machines. I was able to play pinball as an immediate consequence.
Second, I arranged the amount of work required to earn "pinball
time" to be small and easily obtainable. I began with a small
goal - writing one handwritten page. As I began writing I knew
that soon I would be playing pinball. It was easy to start. As
soon as I completed one page, I took 25 cents out of my pocket
(an immediate consequence) and walked to the ice cream parlor,
deposited the 25 cents in my favorite machine, and played until
my games were finished. Then, I returned to my desk, wrote a
second page, took out another 25 cents, and again made a visit to
the ice cream parlor. After several days of this system I began
to "thin out" my rewards (I was writing and running out of money
quickly!). Each time I finished writing a page I would take out
the 25 cents and flip it. If the coin came up "heads", I would go
play pinball. If the coin came up "tails", I would write another
page. Sometimes I would have a "lucky streak" of several "heads"
in a row, and sometimes the opposite. Now I was writing two pages
(on the average) for each trip to the pinball machine. Next, I
further faded the reward to a ratio of one reward for six pages
written by using only the number "1" on a toss of a die. Before I
could alter the system further I was finished with my
dissertation! (Over 100 pages in less than a month!)
Since then I have used similar systems to get started and finish
particular tasks that I found hard to start. At this moment I am
using "going for lunch" as a reward for editing this paper.
The hardest problem to solve when constructing a self-reward
system is finding a way to make the rewards immediate. For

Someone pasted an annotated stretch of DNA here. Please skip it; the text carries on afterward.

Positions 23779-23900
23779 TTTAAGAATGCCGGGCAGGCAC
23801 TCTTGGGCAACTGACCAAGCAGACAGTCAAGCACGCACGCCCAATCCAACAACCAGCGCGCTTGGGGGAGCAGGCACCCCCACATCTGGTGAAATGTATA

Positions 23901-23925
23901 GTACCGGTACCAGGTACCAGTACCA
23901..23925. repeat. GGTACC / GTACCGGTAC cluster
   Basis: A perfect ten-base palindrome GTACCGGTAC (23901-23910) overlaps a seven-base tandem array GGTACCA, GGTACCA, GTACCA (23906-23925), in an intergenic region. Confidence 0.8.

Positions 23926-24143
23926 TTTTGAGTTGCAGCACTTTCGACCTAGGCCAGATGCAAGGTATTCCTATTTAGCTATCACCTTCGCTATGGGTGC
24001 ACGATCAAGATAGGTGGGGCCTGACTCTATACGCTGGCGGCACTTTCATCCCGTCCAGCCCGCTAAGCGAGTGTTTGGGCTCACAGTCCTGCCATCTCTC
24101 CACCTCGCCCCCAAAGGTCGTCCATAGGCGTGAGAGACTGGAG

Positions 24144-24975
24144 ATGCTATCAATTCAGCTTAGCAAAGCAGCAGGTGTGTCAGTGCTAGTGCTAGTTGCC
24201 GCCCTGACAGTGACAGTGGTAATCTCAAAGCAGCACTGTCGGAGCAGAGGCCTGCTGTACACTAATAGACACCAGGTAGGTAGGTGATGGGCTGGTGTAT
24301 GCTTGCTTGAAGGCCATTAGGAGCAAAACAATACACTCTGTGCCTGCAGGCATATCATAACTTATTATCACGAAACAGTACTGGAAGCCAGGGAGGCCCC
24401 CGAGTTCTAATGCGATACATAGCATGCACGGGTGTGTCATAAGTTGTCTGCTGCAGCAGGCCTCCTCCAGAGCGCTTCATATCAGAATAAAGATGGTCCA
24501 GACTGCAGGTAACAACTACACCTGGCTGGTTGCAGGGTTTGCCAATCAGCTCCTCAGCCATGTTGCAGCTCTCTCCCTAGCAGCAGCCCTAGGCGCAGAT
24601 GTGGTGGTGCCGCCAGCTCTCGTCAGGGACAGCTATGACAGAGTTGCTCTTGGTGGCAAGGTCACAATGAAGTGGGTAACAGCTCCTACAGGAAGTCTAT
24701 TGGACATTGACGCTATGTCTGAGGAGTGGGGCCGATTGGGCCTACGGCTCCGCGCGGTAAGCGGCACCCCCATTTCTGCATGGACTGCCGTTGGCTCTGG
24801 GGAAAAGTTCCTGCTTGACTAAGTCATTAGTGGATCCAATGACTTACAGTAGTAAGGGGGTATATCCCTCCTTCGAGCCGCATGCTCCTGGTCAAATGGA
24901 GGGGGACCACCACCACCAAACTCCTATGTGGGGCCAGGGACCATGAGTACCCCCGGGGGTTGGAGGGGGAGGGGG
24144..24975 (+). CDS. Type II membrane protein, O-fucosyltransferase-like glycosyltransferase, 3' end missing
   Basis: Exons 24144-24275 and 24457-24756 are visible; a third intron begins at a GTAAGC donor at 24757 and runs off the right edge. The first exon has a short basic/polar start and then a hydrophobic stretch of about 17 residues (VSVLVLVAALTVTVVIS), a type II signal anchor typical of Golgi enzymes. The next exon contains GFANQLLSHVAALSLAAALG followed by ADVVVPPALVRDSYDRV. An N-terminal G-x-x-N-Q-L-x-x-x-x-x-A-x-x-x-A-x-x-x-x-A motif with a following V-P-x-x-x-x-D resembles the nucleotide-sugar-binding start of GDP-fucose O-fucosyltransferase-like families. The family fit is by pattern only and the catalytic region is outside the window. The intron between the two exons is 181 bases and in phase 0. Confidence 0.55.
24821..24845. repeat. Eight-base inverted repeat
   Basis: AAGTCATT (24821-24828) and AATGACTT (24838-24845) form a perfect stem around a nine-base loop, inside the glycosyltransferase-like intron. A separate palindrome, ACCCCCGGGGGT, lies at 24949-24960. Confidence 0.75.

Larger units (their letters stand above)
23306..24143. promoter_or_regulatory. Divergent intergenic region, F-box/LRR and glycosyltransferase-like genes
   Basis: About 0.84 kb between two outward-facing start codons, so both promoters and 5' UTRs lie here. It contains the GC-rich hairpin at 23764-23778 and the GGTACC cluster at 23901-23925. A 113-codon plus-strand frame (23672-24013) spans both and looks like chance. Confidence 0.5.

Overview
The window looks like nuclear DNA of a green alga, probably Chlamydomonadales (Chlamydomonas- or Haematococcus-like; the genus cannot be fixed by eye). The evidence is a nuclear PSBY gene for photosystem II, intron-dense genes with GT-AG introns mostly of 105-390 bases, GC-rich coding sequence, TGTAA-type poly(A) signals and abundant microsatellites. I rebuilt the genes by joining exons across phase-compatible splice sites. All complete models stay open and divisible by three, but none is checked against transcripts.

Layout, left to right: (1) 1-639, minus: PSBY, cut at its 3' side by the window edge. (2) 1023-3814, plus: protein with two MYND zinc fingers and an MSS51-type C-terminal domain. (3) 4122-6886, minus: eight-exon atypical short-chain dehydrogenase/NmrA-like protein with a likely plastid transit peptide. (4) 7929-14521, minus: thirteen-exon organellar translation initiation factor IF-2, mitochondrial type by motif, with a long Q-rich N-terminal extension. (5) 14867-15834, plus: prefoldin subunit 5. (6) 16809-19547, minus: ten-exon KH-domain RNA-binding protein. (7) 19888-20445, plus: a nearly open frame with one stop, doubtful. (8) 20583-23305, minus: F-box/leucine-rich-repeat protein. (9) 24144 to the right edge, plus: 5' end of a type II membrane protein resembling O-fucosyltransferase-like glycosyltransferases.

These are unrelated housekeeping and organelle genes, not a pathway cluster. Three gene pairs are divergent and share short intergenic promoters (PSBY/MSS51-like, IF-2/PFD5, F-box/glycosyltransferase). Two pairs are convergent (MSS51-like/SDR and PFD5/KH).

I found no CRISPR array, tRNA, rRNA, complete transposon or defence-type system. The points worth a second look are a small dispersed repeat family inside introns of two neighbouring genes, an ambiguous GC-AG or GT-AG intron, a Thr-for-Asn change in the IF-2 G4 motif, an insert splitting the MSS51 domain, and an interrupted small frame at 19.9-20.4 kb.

example, let's say you are planning to use "going to a movie" as
a reinforcer for completing a computer science assignment. Unless
your study place is located next to the theatre, it would be
impossible to have the reinforcer as an immediate consequence of
studying. one way to solve this problem is to use a "token"
reinforcer as the immediate reward, and the movie as the "backup"
reward. In this example, you could divide the assignment up into
meaningful chunks of work (e.g., reading over the assignment to
get it clear, looking in your text or notes for similar problems,
drawing a basic flow chart of the program requirement, etc.).
Then as soon as you complete each chunk of work, you
drop 25 cents (or so) into a jar. When done, you take the money
from the jar and go to the movie.
Let me summarize the major features of a self-reinforcement
- The reward need not be "big" as long as it is
- The reward or token must be something that is an
immediate consequence of studying;
- The amount of work needed to obtain the reward
should be small in the beginning, but can be increased
as progress is made.
- It is important that the reward only be earned IF you do the
required work. If you cheat on the system you will not obtain
- You should let your behaviour be your guide. If your system
begins to break down, adjust it accordingly.
In the spaces below write in some positive rewards that you could
use to increase your studying. Try to pick a few in each category
Activity Rewards (e.q., Playing Pinball, watching TV, running,
Primary Rewards (e.g., peanuts, coffee, soda, etc.)
Token Rewards (e.g., movie tickets, money dropped in a jar, etc.)
Now select one of your classes that has assignments that you tend
to put off or dislike doing. Describe here the behaviour you want
With the above behaviour in mind, determine what a reasonable
"chunk" of it is. For writing, it may be a page, for reading it
may be a section of a chapter, for doing physics problems, it may
be completing one problem. This unit of behaviour should be
specified with you in mind. Don't make it too large -you
can always increase it after you are successful.
My unit behaviour will be
Now describe briefly the reward system that you will use in the
beginning. Be sure to say how you will ensure that the reward is
immediate. Be sure to say how you will adjust the system of
rewards to "fade out" the rewards.